Now, if the title of this article doesn’t entail an unreliable narrator, or at least false advertising, I don’t know what will. Nevertheless, you read most of that correctly. Not only is Bill Willingham–the creator of Fables–planning to end the entire series by issue #150, but he is even partially retiring from comics writing: so that he can become more “selective” about the projects he takes on.
Fables is a series that operates on the premise that all characters from Earth’s fairytales, children’s stories, mythologies and legends–such as the Big Bad Wolf, Snow White, Prince Charming, Blue Beard, and the Frog Prince–actually existed in other worlds and dimensions collectively referred to as the Homelands before they were driven out by the monstrous Adversary and his Empire. These Fables, as they actually call themselves, are immortal beings forced to hide on Earth in a secret colony in New York known as Fabletown, while the less human and more talking animal versions of these beings must live in a place in the countryside called The Farm so as to avoid being discovered by the human Mundies. Also, depending on the popularity of their stories, some of these Fables are not only immortal, but virtually indestructible.
For a long time, I actually collected the series in their trade paperback incarnations. I remember the first story beginning like a gritty noir detective or murder mystery story, only for the next to become one of political intrigue and revolution, and then the rest expanding outward into interpersonal dynamics, secrets revealed, outright epic warfare, terror, awe, and some really satisfying personal moments. Then Willingham also made Jack of Fables: in which Jack of the Beanstalk and so many other tales are amalgamated into one man who is basically an asshole without any of the charm whose personal quest is to gain more money, prestige, and power for himself. I have to say, it was the first comic that I read with a truly unlikable protagonist whom both I–and the narrative–constantly wanted to see get screwed over.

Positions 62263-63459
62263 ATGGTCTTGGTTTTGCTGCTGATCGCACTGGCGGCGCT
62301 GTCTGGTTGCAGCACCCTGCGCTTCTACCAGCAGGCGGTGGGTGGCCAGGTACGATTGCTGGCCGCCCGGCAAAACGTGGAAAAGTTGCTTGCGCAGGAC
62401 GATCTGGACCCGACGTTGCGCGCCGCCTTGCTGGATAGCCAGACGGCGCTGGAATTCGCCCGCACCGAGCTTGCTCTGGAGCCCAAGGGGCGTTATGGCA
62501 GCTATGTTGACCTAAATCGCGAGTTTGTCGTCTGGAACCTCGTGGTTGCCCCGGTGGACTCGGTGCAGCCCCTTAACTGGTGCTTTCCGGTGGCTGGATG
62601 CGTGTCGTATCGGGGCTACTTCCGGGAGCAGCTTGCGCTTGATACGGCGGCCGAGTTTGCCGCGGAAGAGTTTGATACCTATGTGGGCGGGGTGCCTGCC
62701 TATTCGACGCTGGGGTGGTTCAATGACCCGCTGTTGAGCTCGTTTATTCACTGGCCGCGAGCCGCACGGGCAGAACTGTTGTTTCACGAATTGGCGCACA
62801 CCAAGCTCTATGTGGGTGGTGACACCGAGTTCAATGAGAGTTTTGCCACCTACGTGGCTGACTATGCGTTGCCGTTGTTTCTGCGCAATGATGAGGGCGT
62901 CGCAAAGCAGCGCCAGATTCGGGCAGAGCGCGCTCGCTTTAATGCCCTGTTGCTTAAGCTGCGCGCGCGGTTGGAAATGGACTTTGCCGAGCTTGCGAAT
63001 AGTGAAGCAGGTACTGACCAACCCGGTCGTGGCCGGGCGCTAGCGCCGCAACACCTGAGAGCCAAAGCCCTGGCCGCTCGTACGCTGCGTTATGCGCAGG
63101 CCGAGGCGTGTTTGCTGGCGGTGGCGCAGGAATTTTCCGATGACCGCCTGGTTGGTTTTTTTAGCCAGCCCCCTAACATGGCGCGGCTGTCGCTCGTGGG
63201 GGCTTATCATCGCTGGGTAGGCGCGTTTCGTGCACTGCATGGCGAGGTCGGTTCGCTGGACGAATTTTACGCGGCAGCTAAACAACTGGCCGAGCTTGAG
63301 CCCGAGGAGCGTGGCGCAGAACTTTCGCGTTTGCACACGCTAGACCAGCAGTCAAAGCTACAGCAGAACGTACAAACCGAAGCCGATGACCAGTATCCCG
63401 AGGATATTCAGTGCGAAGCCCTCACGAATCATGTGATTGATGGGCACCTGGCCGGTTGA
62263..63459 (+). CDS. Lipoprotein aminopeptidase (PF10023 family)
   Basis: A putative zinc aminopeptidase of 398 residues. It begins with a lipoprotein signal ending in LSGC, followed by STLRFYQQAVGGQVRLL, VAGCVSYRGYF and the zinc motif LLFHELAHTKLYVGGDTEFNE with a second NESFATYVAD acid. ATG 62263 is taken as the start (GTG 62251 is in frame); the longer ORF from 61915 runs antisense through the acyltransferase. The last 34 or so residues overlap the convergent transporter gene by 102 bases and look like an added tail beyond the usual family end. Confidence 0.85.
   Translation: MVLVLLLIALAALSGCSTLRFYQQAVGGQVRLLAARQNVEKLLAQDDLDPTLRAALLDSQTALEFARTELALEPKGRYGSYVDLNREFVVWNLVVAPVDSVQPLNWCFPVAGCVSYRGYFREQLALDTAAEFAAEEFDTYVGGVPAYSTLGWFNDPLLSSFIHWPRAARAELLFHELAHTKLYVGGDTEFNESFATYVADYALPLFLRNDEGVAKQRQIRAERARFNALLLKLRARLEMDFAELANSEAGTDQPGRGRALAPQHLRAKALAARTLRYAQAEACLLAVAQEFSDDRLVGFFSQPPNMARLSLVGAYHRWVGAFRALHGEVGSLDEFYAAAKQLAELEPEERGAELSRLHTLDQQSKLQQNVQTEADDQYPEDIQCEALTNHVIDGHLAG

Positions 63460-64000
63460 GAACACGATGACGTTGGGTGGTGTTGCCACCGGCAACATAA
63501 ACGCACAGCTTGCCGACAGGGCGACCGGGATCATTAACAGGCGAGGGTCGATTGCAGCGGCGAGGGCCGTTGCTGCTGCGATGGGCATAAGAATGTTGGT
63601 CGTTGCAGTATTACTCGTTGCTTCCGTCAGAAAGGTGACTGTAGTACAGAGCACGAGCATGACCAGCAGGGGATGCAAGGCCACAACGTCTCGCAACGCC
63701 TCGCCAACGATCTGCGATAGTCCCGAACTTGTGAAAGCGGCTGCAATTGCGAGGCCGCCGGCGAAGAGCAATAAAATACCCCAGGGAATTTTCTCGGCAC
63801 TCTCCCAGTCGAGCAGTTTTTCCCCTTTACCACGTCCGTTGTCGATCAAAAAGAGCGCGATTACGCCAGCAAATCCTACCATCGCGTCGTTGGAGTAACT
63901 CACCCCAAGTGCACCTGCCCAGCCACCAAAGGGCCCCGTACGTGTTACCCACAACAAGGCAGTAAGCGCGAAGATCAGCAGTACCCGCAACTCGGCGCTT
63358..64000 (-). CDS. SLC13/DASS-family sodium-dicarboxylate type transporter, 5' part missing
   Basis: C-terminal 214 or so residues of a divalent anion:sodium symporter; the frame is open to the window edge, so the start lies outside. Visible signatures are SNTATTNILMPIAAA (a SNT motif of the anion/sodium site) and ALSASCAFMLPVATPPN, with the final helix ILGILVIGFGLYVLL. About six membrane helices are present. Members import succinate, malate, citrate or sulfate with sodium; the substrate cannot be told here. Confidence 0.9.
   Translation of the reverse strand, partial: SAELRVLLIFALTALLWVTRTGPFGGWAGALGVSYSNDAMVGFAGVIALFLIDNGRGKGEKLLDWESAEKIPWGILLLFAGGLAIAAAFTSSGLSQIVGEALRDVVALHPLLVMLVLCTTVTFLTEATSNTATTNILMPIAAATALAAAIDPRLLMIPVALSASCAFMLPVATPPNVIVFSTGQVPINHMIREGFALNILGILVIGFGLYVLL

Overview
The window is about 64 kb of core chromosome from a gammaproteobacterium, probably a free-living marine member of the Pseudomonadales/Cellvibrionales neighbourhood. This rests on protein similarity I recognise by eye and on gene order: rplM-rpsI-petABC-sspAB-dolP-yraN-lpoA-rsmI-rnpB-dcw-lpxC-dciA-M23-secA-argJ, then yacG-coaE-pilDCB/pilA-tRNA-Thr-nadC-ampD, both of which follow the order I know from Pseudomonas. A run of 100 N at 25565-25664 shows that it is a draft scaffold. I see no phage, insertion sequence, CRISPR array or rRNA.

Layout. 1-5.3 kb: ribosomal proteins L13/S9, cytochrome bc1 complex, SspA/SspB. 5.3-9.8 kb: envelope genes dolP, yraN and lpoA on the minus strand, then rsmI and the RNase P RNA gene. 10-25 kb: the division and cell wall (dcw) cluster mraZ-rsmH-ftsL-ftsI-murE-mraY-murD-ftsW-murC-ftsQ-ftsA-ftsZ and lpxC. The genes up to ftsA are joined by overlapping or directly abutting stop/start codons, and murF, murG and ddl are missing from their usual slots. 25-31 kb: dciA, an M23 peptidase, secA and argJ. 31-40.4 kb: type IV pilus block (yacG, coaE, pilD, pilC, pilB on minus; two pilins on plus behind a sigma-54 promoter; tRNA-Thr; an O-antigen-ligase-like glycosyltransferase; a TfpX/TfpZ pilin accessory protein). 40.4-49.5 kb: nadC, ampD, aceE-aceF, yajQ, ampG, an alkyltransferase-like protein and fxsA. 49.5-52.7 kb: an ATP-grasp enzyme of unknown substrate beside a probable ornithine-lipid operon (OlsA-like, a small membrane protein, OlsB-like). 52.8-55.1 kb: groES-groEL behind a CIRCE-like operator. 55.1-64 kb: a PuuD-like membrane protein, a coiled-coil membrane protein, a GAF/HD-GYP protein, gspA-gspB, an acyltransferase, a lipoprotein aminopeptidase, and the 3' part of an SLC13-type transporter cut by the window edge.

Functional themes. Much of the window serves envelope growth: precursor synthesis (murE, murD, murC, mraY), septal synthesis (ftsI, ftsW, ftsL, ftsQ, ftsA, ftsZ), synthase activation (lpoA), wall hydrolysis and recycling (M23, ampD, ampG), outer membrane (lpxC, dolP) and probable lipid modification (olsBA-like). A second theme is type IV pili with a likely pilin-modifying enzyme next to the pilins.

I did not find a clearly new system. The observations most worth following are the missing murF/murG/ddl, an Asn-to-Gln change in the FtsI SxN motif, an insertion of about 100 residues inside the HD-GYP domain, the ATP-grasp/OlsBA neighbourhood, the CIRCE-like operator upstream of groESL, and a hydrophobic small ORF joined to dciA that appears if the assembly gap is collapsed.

The Fables universe has a prose novel called Peter & Max, a Cinderella miniseries made by Chris Roberson, an anthology named 1001 Nights of Snowfall, the standalone Fables: Werewolves of the Heartland, an upcoming graphic novel Fairest in All the Land, and a female Fables-centric series aptly titled Fairest. There is even a video game called The Wolf Among Us created by Telltale Games and its “Episode One” in the mythos to consider as well.
To be honest, Willingham could have easily ended the series after the Fables finally defeated the Adversary in the War and Pieces story arc, but Willingham decided to expand the universe past the war stories and look at each of the worlds in the Homelands as well as some of the more … powerful and truly terrifying forces that exist in the Fables universe. After all, fairytales came from oral folktales which were neither sanitary nor pleasant tales. Even the more modern children’s stories were built on a foundation of cautionary darkness. But that all said, to me it isn’t too much of a surprise that Willingham is going to retire the series. After destroying an Empire, he and Mark Buckingham–with the latter’s lush and vibrant illustrative style–have made and portrayed so many worlds and characters in this one creative universe.
The image below is the cover for Fables issue #137: which is apparently scheduled for January 2014, while Fables itself is projected to end in early 2015. And while I admit that I will miss my favourite characters Prince Ambrose and the Black Forest Witch, and like the dark cautionary tales from around the fire Fables may not necessarily have “a happily ever after” for everyone, it most certainly will be a series that many comics fans will talk and ruminate about for many years to come.